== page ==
Journal of Teaching in International Business
Volume 32 Issue 1, May 2021
Teaching International Business in Europe and Latin America
Raj Aggarwal & Yinglu Wu
International Double Degree Programs as Accelerators for Internationalization: Lessons from the Trans-Atlantic Business School Alliance
Jeffrey W. Steagall, Peter Falk, Andres Gallo & Thomas W. Porter
Abstract -The global nature of the modern business world has expanded the set of skills and attitudes necessary for success, even among new bachelor degree graduates. Although US business schools have primarily integrated international concepts through their curricula, students who stay at their home institutions for their entire degree programs do not live and experience the global business environment to the extent necessary for twenty-first-century careers. Short-term, semester- or year-abroad programs help to bridge this gap. However, carefully constructed undergraduate double degree programs can provide students with much richer experiences. This article provides a model for creating international undergraduate double degree programs in business, highlighting the main challenges and offering successful proven solutions employed by a group of American and European business schools that other institutions can adapt to accelerate internationalization and deepen students’ international experiences in American business schools.
Improving Cultural Intelligence, Psychological Empowerment, and Task Performance in the Classroom: Global Game Challenge
Ross Curran, Nuno Arroteia, Andreu Blesa, Martina Musteen & Maria Ripollés
Abstract -Enhancing individuals’ preparedness to work across borders is of growing importance. This study explores the role of Cultural Intelligence and Psychological Empowerment in enhancing Task Performance among students engaged in an international experiential game-based learning project: The Global Game Challenge (GGC). Data collected from the delivery of the project in the USA and Spain identifies empirical support for a relationship between Cultural Intelligence and Psychological Empowerment for the first time. The results suggest that CQ and Empowerment are important factors impacting task-related performance. They also suggest that it is the motivational dimension of CQ that is the most important in virtual educational settings.
Factors Affecting Business Students’ Willingness to Study Abroad: Evidence from the Caribbean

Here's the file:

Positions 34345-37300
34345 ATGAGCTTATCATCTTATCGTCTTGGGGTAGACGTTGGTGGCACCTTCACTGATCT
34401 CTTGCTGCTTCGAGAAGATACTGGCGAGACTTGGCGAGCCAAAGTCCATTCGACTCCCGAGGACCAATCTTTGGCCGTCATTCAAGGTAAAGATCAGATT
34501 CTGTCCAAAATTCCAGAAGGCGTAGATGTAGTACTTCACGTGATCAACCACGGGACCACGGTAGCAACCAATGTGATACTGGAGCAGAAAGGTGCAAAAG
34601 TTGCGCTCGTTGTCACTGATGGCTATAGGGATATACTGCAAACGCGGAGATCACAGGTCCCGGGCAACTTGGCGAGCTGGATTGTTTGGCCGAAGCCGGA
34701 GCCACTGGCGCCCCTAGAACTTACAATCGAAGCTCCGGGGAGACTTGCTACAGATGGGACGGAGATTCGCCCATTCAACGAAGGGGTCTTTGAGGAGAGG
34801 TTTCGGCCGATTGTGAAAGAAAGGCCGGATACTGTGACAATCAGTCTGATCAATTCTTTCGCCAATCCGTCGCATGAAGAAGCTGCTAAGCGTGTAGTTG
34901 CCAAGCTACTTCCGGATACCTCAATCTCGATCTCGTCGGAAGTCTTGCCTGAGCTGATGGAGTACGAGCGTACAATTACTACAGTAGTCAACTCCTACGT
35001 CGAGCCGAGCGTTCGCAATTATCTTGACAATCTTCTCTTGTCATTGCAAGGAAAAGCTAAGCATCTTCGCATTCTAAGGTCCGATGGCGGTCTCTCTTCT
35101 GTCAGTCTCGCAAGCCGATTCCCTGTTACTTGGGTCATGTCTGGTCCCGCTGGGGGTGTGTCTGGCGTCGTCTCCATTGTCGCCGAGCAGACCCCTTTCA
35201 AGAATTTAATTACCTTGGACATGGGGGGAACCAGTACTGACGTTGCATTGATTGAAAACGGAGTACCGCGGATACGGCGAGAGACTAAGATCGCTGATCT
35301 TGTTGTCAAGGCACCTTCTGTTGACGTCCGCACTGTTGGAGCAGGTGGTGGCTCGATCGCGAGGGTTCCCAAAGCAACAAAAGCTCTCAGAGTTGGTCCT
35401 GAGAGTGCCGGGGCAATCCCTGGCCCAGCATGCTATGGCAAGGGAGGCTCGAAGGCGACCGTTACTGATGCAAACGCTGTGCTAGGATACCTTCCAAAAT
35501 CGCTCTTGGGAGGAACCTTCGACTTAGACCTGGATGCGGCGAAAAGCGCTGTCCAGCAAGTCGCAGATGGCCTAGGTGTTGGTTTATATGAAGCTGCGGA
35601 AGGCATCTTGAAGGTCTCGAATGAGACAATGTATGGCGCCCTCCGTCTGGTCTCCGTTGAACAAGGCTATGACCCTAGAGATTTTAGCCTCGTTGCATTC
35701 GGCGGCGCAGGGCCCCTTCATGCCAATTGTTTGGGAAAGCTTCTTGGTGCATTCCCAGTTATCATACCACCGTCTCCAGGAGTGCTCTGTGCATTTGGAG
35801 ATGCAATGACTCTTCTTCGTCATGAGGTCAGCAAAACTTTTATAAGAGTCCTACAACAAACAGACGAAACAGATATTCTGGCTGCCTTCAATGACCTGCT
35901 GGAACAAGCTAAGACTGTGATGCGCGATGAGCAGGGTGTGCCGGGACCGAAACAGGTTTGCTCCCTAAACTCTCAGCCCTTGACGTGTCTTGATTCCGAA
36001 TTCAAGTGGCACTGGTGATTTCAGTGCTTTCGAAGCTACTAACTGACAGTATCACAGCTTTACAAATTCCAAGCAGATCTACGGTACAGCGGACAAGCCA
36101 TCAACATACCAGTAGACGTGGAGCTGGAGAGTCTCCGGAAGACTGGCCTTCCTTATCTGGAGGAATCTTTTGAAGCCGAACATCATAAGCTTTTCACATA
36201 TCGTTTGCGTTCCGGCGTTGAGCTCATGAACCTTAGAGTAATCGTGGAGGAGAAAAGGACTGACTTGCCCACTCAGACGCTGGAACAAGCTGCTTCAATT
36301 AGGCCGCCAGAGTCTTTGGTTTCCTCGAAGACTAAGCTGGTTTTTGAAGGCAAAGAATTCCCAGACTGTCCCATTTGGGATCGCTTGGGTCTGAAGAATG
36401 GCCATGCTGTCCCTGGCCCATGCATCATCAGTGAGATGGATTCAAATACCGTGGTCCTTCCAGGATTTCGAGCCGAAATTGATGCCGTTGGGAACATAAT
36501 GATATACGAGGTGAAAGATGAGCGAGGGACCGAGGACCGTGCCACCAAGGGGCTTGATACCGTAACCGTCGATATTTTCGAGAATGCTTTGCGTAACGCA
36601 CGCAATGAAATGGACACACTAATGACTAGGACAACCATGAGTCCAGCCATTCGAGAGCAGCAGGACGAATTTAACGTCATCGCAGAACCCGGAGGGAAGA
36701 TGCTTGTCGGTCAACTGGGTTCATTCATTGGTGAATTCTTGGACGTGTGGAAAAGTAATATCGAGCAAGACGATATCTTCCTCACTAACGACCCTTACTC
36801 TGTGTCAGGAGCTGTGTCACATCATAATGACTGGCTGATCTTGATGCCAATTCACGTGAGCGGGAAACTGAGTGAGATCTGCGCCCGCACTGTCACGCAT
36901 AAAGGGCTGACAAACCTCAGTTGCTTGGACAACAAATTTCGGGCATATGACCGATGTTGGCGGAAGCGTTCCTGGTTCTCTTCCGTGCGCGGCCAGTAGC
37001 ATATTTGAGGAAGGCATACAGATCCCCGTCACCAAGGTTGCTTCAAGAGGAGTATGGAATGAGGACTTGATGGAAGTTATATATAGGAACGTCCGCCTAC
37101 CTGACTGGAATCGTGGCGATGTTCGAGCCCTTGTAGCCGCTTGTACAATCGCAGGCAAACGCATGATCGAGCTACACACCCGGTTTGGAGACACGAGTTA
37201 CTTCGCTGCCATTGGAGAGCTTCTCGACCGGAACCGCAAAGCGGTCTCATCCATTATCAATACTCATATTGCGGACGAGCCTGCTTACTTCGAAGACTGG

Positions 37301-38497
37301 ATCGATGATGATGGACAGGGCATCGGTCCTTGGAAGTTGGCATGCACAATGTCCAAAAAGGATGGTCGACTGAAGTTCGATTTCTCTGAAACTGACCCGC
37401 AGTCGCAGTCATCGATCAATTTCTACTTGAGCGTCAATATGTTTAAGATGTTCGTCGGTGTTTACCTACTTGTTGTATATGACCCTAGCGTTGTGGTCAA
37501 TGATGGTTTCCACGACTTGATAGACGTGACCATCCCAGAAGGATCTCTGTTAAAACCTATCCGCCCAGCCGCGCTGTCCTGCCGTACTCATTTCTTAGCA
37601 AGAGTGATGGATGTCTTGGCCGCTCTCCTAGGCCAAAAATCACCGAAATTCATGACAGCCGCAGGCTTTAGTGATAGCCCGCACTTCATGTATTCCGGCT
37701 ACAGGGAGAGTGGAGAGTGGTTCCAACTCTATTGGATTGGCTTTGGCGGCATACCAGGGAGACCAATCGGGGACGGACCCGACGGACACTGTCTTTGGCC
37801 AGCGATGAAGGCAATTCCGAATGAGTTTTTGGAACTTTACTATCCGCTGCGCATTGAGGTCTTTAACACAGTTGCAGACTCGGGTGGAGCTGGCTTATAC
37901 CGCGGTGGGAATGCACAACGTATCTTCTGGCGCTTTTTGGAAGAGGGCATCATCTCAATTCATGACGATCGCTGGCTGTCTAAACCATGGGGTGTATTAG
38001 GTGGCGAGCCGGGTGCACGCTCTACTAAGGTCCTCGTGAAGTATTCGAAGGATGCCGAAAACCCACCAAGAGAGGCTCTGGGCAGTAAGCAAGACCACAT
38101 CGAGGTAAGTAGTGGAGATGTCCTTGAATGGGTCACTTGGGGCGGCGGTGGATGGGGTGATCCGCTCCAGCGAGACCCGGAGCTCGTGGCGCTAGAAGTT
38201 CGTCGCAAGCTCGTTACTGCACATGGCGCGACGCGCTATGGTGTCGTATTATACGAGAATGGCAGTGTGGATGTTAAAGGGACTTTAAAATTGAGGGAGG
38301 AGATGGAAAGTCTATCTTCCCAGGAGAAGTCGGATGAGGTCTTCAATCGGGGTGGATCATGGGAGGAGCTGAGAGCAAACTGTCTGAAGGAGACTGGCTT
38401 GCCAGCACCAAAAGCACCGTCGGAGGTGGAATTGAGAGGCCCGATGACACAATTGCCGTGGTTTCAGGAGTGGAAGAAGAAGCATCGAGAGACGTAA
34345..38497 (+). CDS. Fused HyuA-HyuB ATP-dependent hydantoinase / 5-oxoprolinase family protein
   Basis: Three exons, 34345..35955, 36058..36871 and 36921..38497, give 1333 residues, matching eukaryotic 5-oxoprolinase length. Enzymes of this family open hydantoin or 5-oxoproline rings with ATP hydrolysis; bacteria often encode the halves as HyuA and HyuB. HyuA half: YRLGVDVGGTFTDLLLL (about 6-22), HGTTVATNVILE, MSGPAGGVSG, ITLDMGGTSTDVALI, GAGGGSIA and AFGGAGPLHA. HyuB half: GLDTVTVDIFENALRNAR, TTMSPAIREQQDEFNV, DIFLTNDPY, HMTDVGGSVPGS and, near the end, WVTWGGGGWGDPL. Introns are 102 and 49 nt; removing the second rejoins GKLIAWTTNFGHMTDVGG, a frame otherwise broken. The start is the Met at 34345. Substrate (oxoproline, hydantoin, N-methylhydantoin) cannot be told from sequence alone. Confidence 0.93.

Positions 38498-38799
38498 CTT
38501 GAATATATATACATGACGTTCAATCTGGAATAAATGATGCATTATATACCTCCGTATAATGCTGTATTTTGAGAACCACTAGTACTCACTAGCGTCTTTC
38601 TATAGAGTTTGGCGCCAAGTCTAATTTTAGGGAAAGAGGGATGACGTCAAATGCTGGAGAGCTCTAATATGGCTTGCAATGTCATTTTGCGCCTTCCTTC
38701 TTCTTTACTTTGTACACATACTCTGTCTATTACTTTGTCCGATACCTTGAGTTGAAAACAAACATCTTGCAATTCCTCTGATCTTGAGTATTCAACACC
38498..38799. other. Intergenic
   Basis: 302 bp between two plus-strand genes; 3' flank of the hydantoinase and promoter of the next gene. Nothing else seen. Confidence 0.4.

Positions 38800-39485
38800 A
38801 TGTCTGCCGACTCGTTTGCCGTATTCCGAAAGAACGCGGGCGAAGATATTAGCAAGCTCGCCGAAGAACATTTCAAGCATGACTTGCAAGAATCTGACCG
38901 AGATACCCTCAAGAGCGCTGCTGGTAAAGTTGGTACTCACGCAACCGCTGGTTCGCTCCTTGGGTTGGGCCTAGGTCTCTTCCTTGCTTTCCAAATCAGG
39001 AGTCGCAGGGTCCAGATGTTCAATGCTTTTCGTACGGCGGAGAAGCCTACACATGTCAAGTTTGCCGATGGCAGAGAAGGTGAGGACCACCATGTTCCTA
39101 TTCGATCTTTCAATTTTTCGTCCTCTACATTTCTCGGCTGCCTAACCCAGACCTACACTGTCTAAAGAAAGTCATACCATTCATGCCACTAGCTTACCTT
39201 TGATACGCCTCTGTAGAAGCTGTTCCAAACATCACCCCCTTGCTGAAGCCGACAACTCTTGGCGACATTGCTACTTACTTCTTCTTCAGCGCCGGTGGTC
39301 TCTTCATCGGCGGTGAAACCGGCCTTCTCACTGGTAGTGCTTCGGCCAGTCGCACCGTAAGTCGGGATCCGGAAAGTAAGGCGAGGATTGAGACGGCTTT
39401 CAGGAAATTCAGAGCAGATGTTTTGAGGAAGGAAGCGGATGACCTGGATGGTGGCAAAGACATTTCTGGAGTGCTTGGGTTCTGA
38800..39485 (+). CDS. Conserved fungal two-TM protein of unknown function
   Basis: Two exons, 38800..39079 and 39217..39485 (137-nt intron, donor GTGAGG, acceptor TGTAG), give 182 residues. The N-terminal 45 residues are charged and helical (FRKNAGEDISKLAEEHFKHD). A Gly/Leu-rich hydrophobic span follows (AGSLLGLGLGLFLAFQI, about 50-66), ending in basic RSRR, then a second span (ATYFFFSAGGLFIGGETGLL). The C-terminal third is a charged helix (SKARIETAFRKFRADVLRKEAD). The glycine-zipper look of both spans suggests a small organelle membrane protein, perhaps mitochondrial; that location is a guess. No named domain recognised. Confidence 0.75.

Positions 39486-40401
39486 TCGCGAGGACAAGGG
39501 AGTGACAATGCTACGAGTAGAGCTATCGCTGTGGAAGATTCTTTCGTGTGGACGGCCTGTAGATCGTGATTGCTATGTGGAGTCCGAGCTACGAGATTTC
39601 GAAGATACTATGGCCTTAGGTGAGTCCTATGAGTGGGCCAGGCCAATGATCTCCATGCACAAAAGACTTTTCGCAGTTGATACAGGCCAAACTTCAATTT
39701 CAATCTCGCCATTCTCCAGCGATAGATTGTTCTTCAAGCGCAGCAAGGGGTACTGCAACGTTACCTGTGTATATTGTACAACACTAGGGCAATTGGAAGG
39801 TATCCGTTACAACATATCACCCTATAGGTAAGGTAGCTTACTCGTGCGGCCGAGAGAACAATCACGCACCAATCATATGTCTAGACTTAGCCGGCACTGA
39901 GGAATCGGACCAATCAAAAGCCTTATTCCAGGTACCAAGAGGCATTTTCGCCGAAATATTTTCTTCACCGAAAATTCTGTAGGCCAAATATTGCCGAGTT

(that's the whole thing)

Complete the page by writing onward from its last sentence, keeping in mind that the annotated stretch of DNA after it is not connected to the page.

Arleen Hernández-Díaz, Leticia M. Fernández-Morales, José C. Vega-Vilca & Mario Córdova-Claudio
Abstract - The Caribbean has one of the lowest rates of student participation in study abroad programs. This comparative study aims to contribute to the research on business students’ attitudes toward studying abroad, specifically for students in public institutions in the Caribbean. The research shows that positive perceptions of students toward studying or internships do not necessarily depend on demographic or personal characteristics. A study conducted among business students from main campuses at the University of Puerto Rico (UPRRP) and the Autonomous University of Santo Domingo (UASD) shows that desire to live abroad, benefits from study/internship abroad, and self-confidence are determinant factors to participate in study/internship programs abroad. Even though each group of participants has its own set of peculiarities, the results are consistent with the findings from other studies.
Fostering Global Competence in International Business Students on a Latin American Campus
Kathleen A. Corrales, Jahir Lombana-Coy & Lourdes Rey-Paba
Abstract - This article discusses the development of global competence through the integration of a series of international-intercultural in-class activities in a Latin American international business (IB) course. A pre- and post-survey were applied and analyzed using a non-parametric Wilcoxon test to identify changes in student perceptions of their global competence development. Results showed development of all competences included in the survey. Intercultural effectiveness was the factor that showed the most statistically significant improvement, while willingness to learn from and adapt to other cultures, openness to other cultures, and awareness of diversity developed to a lesser extent. In addition, the dimensions of attitude and knowledge showed improvement while skills demonstrated only slight change. Therefore, IB teaching can be improved by including well-planned international-intercultural classroom activities to promote not only discipline-related knowledge but also global competence development without relying on student mobility.
For more research on IB education in Latin American, check out JTIB’s latest special issue:
México, the Ameircas, and Spain Perspectives and IB Education Innovations: ¿Hacia Dónde Vamos?
Guest Editors: Robert F. Scherer & Eugenio Dante Suárez
Volume 31 Issue 4, Dec 2020
Yinglu (Elle) Wu
Associate Professor of Marketing
Managing Editor, Journal of Teaching in International Business
Boler College of Business
John Carroll University